The 29 million affected users, along with 1 million whose security tokens were taken but did not appear to have their data stolen, will be receiving customized messages from Facebook identifying specifically which types of information on their profiles, if any, were involved in the breach. Particularly distressing is that the hackers accessed the last 15 searches from millions of users, a hodgepodge of text strings that could be embarrassing and revealing.
This was clearly an intentional, malicious theft of user data from Facebook, and some of that data is very granular. Scroll down to a light blue box with the title "Is my Facebook account impacted by this security issue?". For another 14 million people, the attack was potentially more damaging.
Of those 30 million, 29 million had names and emails stolen.
Facebook says it has fixed the vulnerability and has reset the access tokens of all those hacked.
Rosen said the 30 million affected accounts were broadly distributed around the world, but he declined to give a breakdown.
It's safe to say that this recent Facebook access token hack is a complete mess - much more than a simple inconvenience that might have forced you to log back in to your Facebook account on your devices.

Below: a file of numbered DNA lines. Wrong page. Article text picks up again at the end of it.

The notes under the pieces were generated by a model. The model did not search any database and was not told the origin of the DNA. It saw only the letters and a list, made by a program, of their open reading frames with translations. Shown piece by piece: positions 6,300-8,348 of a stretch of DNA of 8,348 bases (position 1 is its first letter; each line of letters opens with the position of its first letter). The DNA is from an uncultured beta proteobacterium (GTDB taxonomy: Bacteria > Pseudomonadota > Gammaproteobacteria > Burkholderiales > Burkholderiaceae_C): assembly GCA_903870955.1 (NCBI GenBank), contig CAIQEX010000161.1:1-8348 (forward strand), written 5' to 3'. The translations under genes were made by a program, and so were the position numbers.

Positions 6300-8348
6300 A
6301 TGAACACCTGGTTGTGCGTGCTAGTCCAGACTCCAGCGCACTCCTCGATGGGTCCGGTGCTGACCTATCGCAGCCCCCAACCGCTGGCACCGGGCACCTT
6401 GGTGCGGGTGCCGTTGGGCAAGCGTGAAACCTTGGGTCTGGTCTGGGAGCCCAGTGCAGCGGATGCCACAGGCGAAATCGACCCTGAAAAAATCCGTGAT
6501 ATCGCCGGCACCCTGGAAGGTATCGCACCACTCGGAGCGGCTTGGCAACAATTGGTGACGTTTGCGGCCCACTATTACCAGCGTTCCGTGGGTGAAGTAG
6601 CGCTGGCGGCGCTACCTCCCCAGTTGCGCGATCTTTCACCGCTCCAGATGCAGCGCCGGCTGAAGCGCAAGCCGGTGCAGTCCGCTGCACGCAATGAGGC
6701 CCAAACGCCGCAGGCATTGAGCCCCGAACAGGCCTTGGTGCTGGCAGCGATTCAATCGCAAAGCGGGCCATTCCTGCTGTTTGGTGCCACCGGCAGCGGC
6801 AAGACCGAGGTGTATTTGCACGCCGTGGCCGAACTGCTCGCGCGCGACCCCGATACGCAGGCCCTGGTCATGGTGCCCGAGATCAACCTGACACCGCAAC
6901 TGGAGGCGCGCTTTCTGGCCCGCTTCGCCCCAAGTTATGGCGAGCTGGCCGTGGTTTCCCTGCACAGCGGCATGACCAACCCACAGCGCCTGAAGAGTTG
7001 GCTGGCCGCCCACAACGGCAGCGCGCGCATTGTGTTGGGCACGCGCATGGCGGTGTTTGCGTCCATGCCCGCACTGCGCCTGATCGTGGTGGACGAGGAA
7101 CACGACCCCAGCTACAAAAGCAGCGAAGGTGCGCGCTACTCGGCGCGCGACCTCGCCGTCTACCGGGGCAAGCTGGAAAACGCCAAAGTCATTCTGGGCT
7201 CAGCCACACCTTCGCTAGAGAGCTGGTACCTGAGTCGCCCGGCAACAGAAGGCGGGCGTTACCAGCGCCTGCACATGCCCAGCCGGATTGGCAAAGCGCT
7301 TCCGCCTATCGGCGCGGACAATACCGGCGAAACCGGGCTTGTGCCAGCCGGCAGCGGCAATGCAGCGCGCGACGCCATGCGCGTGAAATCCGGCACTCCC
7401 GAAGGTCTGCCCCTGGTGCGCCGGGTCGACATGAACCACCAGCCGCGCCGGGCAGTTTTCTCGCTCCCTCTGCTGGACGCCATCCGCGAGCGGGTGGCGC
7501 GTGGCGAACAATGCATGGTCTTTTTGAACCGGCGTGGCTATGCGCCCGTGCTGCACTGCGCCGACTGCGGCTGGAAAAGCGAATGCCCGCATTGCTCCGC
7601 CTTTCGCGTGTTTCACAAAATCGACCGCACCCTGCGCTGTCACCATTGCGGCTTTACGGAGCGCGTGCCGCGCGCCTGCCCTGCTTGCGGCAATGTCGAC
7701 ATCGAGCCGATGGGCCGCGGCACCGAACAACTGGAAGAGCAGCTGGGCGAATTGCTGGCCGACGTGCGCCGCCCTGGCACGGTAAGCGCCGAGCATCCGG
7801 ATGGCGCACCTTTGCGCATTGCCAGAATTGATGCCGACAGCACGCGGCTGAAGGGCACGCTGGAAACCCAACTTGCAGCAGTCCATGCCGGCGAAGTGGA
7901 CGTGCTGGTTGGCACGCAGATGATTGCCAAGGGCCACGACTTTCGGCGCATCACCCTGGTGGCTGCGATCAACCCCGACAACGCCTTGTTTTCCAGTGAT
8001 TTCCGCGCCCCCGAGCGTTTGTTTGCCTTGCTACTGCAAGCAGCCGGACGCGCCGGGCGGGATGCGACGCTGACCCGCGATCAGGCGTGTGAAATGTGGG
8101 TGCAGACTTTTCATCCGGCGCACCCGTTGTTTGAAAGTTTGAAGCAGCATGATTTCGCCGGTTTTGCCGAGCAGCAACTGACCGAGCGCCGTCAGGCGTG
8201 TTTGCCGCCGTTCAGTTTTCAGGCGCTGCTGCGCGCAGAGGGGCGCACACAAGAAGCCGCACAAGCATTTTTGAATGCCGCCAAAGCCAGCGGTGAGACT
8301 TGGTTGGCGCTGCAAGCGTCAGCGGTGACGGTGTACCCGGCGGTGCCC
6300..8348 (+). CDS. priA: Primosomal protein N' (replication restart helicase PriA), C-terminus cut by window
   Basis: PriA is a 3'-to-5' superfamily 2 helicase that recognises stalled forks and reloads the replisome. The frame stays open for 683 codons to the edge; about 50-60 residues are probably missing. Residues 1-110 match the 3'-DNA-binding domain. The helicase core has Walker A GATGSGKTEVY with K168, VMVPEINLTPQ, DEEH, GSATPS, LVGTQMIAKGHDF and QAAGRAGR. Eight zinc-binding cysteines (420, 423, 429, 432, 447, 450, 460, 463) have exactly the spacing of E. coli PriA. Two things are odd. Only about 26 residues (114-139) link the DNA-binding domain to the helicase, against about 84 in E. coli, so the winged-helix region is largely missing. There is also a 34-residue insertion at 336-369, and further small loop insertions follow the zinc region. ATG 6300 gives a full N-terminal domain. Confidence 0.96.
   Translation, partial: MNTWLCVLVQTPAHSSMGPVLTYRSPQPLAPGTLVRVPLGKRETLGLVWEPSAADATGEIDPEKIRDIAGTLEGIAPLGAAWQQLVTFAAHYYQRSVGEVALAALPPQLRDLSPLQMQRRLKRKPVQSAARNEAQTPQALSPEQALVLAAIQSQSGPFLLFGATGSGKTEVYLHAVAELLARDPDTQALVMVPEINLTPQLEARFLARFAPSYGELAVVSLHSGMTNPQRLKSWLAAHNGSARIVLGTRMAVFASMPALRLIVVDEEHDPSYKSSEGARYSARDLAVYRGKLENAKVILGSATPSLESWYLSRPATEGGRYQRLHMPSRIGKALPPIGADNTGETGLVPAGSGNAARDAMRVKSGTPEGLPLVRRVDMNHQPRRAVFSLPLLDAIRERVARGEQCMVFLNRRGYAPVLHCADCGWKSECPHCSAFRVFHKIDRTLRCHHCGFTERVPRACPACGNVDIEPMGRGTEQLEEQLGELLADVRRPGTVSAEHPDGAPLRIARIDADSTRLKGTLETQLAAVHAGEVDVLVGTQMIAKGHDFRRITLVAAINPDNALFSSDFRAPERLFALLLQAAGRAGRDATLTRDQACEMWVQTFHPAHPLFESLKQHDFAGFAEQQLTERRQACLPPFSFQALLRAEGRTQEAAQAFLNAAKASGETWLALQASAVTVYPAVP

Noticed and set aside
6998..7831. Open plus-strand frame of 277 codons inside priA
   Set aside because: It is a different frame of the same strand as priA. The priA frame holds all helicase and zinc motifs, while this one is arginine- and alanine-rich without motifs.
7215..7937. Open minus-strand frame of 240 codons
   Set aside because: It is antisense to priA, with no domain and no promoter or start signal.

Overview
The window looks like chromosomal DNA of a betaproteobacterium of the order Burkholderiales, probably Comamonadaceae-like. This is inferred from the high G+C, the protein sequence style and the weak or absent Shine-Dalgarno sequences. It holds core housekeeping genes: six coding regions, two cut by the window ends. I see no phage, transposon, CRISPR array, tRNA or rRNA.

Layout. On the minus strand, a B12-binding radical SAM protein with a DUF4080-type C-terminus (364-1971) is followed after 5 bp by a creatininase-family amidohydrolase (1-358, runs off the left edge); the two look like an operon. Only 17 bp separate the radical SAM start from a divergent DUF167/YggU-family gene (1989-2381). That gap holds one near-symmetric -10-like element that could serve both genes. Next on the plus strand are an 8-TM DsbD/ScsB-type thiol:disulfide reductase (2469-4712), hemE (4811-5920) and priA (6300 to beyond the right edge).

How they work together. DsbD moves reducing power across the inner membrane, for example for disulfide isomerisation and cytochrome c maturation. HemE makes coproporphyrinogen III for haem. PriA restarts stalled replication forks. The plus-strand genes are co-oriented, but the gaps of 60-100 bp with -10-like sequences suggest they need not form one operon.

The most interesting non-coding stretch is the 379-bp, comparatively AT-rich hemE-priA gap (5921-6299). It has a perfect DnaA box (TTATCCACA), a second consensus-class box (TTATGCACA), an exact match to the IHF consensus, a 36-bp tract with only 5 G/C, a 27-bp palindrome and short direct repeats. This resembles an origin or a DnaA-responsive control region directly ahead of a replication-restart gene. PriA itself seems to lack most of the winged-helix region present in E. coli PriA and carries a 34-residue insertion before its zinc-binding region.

For 400,000 of the accounts, which these attackers used to seed the process of gathering login tokens, personal information, such as "posts on their timelines, their lists of friends, Groups they are members of, and the names of recent Messenger conversations" and, in one instance, actual message content, were compromised. First, Facebook is working with agencies including the Federal Bureau of Investigation to find those responsible, second, fewer accounts were actually impacted than thought, and lastly, the firm has set up a help page to show you how you were actually affected.
Facebook is still - with the help of law enforcement agencies - investigating the incident, and in the meantime many people feel as those they are being left in the dark.
Japan's Personal Information Protection Commission (JPPC) has launched an investigation into the social media company, the Nikkei newspaper reported on Friday.
In a press call, Guy Rosen, Facebook's VP of Product Management, said the attackers "moved from account to account using an automated script collecting tokens, repeatedly exploiting the vulnerability using access tokens for about 400,000 people". The hackers had been active for 11 days before Facebook staff noticed something was wrong.
"Facebook should provide all those customers free credit monitoring to make sure the damage is minimized". Facebook will also send messages directly to those people affected by the hack.
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